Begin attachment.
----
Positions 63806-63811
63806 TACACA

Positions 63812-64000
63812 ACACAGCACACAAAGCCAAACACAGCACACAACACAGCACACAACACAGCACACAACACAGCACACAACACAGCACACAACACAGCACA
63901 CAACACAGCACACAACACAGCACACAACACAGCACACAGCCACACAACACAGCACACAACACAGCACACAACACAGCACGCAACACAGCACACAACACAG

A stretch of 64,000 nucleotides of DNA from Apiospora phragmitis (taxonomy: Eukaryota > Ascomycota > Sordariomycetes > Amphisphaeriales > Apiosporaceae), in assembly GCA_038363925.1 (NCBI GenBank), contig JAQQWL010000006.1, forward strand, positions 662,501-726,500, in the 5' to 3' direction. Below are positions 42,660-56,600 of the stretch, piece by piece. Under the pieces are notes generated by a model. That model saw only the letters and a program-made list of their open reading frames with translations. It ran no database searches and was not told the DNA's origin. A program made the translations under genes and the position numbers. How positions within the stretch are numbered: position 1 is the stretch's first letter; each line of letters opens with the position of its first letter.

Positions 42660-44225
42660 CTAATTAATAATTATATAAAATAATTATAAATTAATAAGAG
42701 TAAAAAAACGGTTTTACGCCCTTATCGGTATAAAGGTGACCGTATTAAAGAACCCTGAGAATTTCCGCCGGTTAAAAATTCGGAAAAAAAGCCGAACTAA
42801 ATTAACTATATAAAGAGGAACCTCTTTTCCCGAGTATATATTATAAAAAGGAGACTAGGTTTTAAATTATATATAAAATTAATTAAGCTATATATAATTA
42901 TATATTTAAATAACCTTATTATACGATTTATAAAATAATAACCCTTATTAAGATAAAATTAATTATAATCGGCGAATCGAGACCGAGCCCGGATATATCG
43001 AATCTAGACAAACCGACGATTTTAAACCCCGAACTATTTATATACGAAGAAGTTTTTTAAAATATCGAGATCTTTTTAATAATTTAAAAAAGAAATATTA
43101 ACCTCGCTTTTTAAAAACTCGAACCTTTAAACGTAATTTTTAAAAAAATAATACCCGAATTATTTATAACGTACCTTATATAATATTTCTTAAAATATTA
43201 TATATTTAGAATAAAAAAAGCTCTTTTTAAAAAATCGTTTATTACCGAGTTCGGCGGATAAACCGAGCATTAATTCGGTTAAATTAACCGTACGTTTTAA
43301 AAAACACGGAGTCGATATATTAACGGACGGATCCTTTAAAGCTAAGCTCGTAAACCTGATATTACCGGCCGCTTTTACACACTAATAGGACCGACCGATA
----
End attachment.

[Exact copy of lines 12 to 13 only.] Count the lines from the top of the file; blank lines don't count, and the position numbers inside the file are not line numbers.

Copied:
43001 AATCTAGACAAACCGACGATTTTAAACCCCGAACTATTTATATACGAAGAAGTTTTTTAAAATATCGAGATCTTTTTAATAATTTAAAAAAGAAATATTA
43101 ACCTCGCTTTTTAAAAACTCGAACCTTTAAACGTAATTTTTAAAAAAATAATACCCGAATTATTTATAACGTACCTTATATAATATTTCTTAAAATATTA